The Perfect Pan Seared Steak is juicy, tender and delicious! Learn how to make the perfect steak every time by following some easy techniques.
Steak is one of my favorite things to eat. A perfectly cooked steak is easy to achieved if you follow a few easy techniques. Not only you can enjoy a restaurant quality steak at home anytime, but also at a fraction of the price! Now that is a deal!
Tips for Buying Steak
- Buy the best grade of meat you can afford. Meat is graded as USDA Prime, USDA Choice and USDA Select. It is almost impossible to find USDA Prime steaks at the supermarket because a very small percentage of beef processed in America is grade Prime.
- Chose a steak that has fat running through the meat (marbled). It’s the marbling that gives the steak it’s tenderness, juiciness and delicious taste.
- I truly prefer the taste of grass fed beef.
How To Pan Seared Steak
- Some of the best cuts of beef for pan searing are tenderloin, ribeye, strip, poterhouse and T-bone.
- Choose steaks that are 1 1/2 to 2 inches thick.
- Bring your steak to room temperature.
- Pat your steaks dry with paper towels – do not skip this step if you want a perfect golden crust!
- Season liberally with salt and pepper on both sides. For the best flavored steak, season it and let it rest overnight in the refrigerator uncovered OR season it right before putting it into the hot pan. I know I sound crazy but you get the most flavor from both sides of the spectrum!
- Use a 12-inch cast iron skillet or the heaviest stainless steel skillet you have. Cast iron retains heats and helps create a nice crust.
- Heat your skillet over high heat until very hot. Add the oil and swirl the skillet to coat the bottom. Heat the oil for a minute or until right before it starts smoking.
- Place the steaks in the skillet leaving one to two inches between them. You don’t want to crowd the pan.
- Cook flipping once (this comes from working in a restaurant, there’s no time for constant flipping!!) however, there are plenty theories about flipping your steak constantly and still getting good results.
- If you are trying to flip your steak but it is sticking to the bottom, do not fight it! That means the steak is not ready to be flipped yet! Give it a few extra seconds until it releases.
- Cook your steak to desired temperature. 110 for rare, 120 for medium rare, 130 for medium, 145 for medium well and 150 for well done. The temperature will continue to rise while you rest your steak. Check this out!
- Transfer the steak to a plate and tent it with aluminum foil. Let it rest for 5 and up to 10 minutes for thicker steaks.
Pan Seared and Oven Method
- I use the pan seared and oven method for this Pan Seared Filet Mignon with Blue Cheese Butter, I provide specific instructions in the recipe for when to add the blue cheese butter for maximum melty goodness!
- Preheat the oven to 400 degrees.
- Pan sear your steak according to the instructions above, for about 3 minutes per side.
- Add some aromatics to the pan (garlic cloves, thyme sprigs and rosemary sprigs. Place the skillet in the oven for about 3 – 4 minutes or until desired temperature is reached.
What Temperature to Cook Steak
The temperatures below, reflects the temperature your steak should have when you remove it from the heat. The temperature will rise while the steak is resting.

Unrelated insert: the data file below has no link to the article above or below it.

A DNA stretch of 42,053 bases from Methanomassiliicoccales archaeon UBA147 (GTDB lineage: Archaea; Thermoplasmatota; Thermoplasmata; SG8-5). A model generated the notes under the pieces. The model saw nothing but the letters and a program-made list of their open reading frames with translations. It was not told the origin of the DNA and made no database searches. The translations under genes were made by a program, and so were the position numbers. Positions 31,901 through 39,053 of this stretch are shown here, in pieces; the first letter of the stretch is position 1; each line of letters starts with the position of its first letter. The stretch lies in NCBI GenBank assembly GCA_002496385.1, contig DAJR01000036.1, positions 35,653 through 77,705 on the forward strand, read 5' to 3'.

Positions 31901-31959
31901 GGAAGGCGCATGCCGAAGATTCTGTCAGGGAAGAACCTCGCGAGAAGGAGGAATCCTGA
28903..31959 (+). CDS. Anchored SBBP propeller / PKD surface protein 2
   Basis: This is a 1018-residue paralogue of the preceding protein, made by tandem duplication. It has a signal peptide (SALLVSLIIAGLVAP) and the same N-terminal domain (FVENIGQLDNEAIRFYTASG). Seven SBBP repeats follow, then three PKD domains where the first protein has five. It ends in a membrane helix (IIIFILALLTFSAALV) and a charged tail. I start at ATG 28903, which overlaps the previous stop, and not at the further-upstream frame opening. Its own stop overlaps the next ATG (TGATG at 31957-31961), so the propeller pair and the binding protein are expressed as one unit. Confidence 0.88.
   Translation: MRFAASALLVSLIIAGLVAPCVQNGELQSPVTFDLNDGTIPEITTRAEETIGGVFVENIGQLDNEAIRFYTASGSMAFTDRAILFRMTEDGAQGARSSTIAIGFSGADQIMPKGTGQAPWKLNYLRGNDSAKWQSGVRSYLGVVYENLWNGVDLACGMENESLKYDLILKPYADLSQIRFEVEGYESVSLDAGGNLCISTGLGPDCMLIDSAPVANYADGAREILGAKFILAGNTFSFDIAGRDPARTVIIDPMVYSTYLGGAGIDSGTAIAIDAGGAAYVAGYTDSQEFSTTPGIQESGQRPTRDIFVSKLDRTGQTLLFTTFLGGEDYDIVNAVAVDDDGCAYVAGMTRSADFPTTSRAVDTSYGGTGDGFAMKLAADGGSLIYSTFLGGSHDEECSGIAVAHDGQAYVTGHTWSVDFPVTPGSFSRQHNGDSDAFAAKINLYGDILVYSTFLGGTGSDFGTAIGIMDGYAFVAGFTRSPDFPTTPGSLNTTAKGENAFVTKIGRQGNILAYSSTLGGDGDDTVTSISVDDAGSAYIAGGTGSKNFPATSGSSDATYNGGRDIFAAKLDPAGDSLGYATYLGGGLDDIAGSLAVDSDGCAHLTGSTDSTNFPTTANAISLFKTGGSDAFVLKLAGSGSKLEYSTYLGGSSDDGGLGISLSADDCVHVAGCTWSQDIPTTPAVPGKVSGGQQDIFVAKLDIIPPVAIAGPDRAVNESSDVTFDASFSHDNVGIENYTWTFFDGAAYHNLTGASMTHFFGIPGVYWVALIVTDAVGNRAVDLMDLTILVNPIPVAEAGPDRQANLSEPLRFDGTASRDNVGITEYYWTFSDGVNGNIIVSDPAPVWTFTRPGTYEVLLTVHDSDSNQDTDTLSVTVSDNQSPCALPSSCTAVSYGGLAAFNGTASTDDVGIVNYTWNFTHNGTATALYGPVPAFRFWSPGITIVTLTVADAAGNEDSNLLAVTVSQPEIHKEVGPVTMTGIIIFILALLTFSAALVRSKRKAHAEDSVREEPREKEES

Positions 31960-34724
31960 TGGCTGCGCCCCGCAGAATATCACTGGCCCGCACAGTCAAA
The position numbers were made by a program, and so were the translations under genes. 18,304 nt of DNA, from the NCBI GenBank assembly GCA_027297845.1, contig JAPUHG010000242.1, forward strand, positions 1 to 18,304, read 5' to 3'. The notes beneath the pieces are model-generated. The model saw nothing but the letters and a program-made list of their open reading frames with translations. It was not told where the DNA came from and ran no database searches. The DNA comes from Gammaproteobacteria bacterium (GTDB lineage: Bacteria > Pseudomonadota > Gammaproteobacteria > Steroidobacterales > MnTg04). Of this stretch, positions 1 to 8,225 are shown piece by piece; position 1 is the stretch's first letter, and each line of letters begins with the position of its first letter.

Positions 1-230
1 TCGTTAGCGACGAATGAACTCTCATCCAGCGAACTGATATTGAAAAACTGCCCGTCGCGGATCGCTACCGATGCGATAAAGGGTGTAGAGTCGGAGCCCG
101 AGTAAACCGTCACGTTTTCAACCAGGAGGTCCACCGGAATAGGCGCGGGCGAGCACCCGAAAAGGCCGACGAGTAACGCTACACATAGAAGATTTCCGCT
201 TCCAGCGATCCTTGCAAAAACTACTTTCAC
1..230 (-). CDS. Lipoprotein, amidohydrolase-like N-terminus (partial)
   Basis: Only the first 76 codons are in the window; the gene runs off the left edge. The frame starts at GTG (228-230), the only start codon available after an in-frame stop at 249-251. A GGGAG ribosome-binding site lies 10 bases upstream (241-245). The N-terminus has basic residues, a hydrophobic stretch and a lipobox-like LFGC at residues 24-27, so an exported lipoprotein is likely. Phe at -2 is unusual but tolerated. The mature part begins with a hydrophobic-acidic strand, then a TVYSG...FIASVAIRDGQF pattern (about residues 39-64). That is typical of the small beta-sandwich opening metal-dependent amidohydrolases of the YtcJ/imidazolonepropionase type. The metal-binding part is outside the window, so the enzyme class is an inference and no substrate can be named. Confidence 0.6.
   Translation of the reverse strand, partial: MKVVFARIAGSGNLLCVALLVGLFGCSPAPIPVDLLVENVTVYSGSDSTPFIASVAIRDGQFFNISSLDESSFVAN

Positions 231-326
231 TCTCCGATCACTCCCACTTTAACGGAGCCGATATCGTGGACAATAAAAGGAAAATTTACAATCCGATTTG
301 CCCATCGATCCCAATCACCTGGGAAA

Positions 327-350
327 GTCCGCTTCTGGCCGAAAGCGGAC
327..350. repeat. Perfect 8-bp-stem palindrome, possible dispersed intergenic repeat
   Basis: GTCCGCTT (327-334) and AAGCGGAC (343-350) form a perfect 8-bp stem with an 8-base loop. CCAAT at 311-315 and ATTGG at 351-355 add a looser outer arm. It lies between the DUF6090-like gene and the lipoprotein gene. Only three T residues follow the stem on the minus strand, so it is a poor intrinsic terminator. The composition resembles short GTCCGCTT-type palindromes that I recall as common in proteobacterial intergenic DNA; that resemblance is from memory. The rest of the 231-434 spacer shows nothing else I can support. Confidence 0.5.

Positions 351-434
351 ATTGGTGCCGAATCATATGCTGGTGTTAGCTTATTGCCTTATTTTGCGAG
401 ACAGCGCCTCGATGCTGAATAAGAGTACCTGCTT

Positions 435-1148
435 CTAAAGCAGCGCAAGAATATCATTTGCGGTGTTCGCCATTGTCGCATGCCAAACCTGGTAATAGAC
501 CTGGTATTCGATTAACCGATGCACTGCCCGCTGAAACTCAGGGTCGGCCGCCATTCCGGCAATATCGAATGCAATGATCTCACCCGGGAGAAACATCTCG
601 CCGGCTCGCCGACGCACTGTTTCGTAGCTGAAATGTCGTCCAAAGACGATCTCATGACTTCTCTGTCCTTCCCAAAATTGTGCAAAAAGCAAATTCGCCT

Pull the Steak: 120 degrees
Serving Temperature: 125 degrees
Pull the Steak: 125 degrees
Serving Temperature: 130 degrees
Pull the Steak: 135 degrees
Serving Temperature: 140 degrees
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Perfect Pan Seared Steak with Garlic Herb Butter
- 2 rib-eye or New York strip steaks 1 1/4- inch thick and about 12-14 ounces each
- Salt and ground black pepper
- 2 tablespoons oil
- 2 tablespoons butter
- 2 sprigs of rosemary
- 2 garlic cloves, peeled and smashed
Garlic Herb Butter (optional)
- 4 tablespoons unsalted butter, softened
- 1 clove garlic, minced or pressed
- 1 tablespoon minced fresh herbs (parsley, thyme, rosemary)
- Pinch of salt
- Pinch of ground black pepper
Make the Herb Butter
- In a small bowl, mix together the herb butter ingredients until well combined. Transfer the herb butter to a piece of parchment paper or plastic wrap and shape it into a log. Refrigerate until ready to use. You can store it in the fridge for up to 1 week).
- Pat the steaks dry with paper towels and season liberally with salt and ground black pepper. If time permits, let the steaks sit at room temperature for 15 to 30 minutes.
- Heat a large cast iron skillet (or heavy stainless steel skillet) over medium-high heat until hot. Add the oil and swirl the skillet to coat the bottom. When the oil is hot, add the steaks to the skillet.
- Sear the steaks on the first side until a nice brown crust has formed, about 4 minutes, using kitchen tongs flip the steaks and cook for about 3 additional minutes. Holding each steak with kitchen tongs, quickly turn each steak on its sides, to sear the edges (about 1-2 minutes).
- Reduce the heat to medium low and add the butter, rosemary, and garlic. Tilt the skillet so the butter pools to one side of the skillet. Spoon the butter over the steaks and continue to cook until the steaks are about 5-10 degrees away from the desired doneness. (The steaks' temperature will continue to rise 5-10 degrees while they rest).
- Remove from the heat and transfer to a cutting board or plate and loosely tent with aluminum foil. Let the steaks rest for 10 minutes before serving.
- Serve topped with herb butter (if desired), or spoon some of the butter from the skillet over the steaks.